It is interesting that nowhere in the New Testament or in the great reformation debates over adiaphora was the concept applied to issues of doctrine or moral behaviour. Paul didn’t consider differences over the doctrine of justification by faith to be matters of indifference. He was willing to confront Peter head-on if necessary. Jesus didn’t treat differences over the appropriate expression of human sexuality to be matters of indifference. Adultery and homosexuality remain behaviours which God himself condemns. God has spoken on these issues and our job is not to make room for difference but to be humble enough to be changed in our thinking and/or behaviour so that our minds and lives conform to God’s word written.
There is a lot of woolly thinking going on at the moment about adiaphora. People are trying to extend the term in ways that will insulate them from challenge about their doctrine or their behaviour. Let’s not let the term be inflated in meaning in this way. As a now standard variation from the old Catholic axiom has it: sacra scriptura locuta est, res decisa est (‘Holy Scripture having spoken, the matter is decided’). We need to talk to each other and study together when it comes to issues on which Scripture has spoken. On very rare occasions this study will reveal that Scripture itself considers the matter secondary or indifferent, as in the case of circumcision or meat offered to idols. But more often than not freedom to differ is reserved for those areas on which Scripture has not spoken.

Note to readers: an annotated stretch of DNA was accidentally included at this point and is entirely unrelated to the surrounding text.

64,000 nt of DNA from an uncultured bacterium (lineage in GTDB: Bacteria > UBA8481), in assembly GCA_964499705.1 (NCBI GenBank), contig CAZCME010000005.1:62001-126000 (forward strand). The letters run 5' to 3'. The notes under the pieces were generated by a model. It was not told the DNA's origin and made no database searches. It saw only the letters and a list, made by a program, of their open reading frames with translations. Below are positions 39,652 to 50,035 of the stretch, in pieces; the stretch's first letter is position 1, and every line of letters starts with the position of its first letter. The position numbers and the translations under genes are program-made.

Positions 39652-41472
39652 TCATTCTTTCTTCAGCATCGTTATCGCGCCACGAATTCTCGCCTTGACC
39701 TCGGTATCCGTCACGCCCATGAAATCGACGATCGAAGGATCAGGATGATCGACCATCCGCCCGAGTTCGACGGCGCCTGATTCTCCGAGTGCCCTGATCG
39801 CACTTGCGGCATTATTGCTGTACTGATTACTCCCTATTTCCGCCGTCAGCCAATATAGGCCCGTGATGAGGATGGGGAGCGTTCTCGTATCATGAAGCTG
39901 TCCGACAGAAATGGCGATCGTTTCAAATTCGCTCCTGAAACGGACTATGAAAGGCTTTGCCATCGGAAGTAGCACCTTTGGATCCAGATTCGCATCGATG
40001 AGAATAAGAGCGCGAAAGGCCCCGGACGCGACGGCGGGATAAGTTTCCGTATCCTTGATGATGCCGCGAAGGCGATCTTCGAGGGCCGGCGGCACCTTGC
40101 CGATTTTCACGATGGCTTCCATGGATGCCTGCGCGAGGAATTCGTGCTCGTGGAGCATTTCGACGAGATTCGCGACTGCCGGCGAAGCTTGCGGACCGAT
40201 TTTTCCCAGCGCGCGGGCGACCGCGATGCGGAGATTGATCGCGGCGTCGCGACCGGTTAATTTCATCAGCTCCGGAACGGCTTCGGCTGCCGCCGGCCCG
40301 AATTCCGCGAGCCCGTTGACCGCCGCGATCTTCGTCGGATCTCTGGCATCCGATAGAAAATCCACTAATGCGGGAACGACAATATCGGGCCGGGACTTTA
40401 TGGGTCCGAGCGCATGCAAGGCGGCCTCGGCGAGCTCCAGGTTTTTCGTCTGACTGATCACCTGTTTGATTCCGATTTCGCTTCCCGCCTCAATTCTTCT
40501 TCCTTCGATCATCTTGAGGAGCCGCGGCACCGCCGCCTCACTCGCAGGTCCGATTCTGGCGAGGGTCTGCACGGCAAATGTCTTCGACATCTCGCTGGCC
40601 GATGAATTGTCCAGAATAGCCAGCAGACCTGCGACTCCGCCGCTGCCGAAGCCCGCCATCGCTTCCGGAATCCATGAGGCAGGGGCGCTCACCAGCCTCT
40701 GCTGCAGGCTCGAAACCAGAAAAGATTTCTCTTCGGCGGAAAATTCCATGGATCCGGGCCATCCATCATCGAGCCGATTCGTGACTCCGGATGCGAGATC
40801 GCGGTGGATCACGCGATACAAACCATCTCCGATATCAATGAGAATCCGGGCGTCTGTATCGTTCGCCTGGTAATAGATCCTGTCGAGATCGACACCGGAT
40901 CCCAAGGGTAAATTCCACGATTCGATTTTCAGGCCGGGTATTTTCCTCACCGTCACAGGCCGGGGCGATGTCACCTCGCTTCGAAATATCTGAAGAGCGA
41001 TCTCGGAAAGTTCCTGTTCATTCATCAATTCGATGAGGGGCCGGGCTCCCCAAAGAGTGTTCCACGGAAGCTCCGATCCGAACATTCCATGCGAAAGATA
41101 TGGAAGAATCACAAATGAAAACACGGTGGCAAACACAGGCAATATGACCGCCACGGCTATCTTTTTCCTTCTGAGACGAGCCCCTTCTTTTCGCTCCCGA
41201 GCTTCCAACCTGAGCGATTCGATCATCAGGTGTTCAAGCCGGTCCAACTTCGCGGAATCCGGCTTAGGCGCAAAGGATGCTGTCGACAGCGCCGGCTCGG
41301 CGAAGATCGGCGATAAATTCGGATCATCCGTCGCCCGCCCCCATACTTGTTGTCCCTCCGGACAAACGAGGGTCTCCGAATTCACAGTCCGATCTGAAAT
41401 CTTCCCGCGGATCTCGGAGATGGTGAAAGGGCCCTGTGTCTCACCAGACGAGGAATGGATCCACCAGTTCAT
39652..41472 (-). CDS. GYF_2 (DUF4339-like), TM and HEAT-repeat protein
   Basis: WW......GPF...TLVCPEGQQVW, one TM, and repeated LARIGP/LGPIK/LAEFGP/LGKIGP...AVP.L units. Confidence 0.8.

Read Principal Mark Thompson's review of 'What Do Anglicans Believe?' published in the latest issue of 'The Global Anglican' in 2020. https://t.co/6J7XgQUQkz pic.twitter.com/0v0sVCi3sX
— Moore College (@MooreCollege) December 27, 2020